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Thread: A misunderstanding?

  1. #1
    Admiral of the Blue.
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    Default A misunderstanding?

    From books and articles which I have read, I came to the understanding that chain shot or dismantling shot was used to disable a ships rigging before closing so that advantage could be taken of a less maneuverable opponent. this favoured mainly by the French rather than the English who preferred to concentrate fire on the hull. This being so why do the rules exclude Chain from being used in all but extreme close range situations? I can understand this for Grape or Canister but not in the case of Chain.
    Any observations on this would be interesting.How close is close?

    Rob.
    The Business of the commander-in-chief is first to bring an enemy fleet to battle on the most advantageous terms to himself, (I mean that of laying his ships close on board the enemy, as expeditiously as possible); and secondly to continue them there until the business is decided.

  2. #2
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    I don't know about tactics, but I would think that the wonky physics of flying chain shot would reduce its overall range as well as the range at which it could be effectively aimed.

  3. #3
    Admiral of the Blue.
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    If you read my latest AAR Jason. You will see what brought the matter to a head. In the battle the French Leander is loaded with Chain. Not only does this mean that in closing she missed two good chances of first time shots upon the Nottingham, but when she eventually crossed the Nottingham's stern she did pathetic damage.
    Captain Kiwi drew for her to see what first time double shot would have produced under the same circumstances, and the fight would have finished right there with a French winner.
    I wont be using Chain again even for an AI!

    Rob
    The Business of the commander-in-chief is first to bring an enemy fleet to battle on the most advantageous terms to himself, (I mean that of laying his ships close on board the enemy, as expeditiously as possible); and secondly to continue them there until the business is decided.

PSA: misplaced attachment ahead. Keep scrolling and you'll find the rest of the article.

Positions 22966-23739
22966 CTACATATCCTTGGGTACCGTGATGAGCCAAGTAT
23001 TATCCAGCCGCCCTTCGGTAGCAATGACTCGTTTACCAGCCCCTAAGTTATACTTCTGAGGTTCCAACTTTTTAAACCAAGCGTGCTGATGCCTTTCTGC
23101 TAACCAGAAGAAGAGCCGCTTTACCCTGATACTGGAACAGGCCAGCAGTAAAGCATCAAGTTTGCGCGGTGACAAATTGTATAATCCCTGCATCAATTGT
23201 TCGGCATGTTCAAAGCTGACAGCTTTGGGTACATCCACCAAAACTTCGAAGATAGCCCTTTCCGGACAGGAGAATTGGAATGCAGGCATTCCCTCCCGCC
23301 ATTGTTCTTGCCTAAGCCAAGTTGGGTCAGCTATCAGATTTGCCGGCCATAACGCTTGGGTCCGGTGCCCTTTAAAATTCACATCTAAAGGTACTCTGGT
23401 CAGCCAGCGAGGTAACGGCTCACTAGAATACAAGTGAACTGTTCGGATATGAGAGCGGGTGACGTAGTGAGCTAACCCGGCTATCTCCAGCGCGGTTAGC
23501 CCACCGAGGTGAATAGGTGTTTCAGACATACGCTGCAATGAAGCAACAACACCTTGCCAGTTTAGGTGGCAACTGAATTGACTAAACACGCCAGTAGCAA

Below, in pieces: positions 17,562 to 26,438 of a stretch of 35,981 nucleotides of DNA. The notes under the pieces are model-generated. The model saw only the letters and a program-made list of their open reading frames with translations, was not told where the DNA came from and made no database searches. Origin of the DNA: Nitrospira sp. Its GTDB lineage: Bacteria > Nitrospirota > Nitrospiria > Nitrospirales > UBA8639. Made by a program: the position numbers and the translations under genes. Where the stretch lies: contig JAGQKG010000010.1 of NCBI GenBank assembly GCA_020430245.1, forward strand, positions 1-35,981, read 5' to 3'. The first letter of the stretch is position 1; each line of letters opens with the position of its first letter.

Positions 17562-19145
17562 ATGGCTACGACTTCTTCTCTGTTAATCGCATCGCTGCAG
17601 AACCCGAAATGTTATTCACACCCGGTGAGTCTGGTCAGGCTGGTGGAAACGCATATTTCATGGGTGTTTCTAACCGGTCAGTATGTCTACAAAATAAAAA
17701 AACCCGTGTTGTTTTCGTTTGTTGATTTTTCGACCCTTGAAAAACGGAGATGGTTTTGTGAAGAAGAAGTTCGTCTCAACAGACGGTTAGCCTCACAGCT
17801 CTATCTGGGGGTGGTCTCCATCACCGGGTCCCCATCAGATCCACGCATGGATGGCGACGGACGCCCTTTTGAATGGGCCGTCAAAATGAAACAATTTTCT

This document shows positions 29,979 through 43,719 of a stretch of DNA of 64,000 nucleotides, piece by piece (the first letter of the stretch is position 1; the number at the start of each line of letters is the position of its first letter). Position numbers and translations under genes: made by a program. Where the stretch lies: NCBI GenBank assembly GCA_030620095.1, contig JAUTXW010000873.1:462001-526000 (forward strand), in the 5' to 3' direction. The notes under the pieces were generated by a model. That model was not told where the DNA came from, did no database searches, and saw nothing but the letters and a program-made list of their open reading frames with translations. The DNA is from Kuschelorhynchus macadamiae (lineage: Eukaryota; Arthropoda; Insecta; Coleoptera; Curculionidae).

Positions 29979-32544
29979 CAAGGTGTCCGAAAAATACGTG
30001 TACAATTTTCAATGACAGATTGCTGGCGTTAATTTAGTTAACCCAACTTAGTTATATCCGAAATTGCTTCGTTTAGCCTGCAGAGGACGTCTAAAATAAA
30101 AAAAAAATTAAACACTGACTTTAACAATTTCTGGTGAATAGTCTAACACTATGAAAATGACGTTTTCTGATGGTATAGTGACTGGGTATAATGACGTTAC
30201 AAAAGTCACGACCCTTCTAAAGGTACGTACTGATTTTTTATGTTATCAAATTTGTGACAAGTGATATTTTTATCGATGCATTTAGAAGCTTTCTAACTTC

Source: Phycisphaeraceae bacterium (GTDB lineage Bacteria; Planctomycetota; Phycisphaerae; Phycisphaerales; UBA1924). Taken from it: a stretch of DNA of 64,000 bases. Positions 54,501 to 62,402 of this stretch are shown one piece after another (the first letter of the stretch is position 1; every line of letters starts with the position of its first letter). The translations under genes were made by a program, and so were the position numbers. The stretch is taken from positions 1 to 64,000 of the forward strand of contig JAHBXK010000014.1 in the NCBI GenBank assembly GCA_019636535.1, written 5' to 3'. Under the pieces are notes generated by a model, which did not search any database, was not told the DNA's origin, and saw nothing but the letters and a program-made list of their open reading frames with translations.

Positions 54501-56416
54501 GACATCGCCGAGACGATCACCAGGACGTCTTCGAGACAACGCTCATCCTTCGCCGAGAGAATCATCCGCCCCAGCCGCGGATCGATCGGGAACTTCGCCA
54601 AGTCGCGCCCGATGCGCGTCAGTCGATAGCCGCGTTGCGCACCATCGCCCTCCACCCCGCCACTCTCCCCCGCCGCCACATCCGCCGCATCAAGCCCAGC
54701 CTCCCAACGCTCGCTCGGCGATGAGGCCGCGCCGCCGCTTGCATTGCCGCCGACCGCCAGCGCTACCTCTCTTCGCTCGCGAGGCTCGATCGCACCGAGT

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    I just read that. I suspect that, in real life, not all the guns would have been loaded with chain shot for just that kind of reason.

  5. #5
    Admiral of the Blue.
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    My reasoning for using Double shot rather than chain is that it can be used a short range rather than extra short as is the case with chain and grape. Grape is very good because just before boarding you want as many of the opposing crew dead as possible, But Double consistently performs better than chain. I did 100 draws of chain and Double to test the theory, and in only one instance did chain do better than double.
    Rob.
    The Business of the commander-in-chief is first to bring an enemy fleet to battle on the most advantageous terms to himself, (I mean that of laying his ships close on board the enemy, as expeditiously as possible); and secondly to continue them there until the business is decided.

  6. #6

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    Interesting thought, Rob.

    Why shouldn’t it possible to shoot chain a half ruler...

  7. #7
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    If the rules more or less reflect the actual ranges of real ammunition, it could be because by chaining two balls together, you 1) add weight and 2) cause them to exert force on one another swinging around in flight, dissipating kinetic energy that would otherwise continue to move the shot forward.

  8. #8
    Admiral of the Blue.
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    I was just wondering how the French actually achieved it then?

    Rob.
    The Business of the commander-in-chief is first to bring an enemy fleet to battle on the most advantageous terms to himself, (I mean that of laying his ships close on board the enemy, as expeditiously as possible); and secondly to continue them there until the business is decided.

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    Maybe swooping in, firing, and disengaging to maneuver into a better position against the hobbled opponent? It strikes me as being about priorities and tradeoffs on a first pass: the British go right for the enemy's ability to shoot while the French prefer to attack the enemy's ability to maneuver first. The French might take more damage in the first broadside to the hull and gun crews, but if their gambit is successful, it could pay huge dividends with the ability to take subsequent raking shots.

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    So maybe it wasn't before closing, per se, but before really committing to close quarters?

  11. #11
    Admiral of the Blue.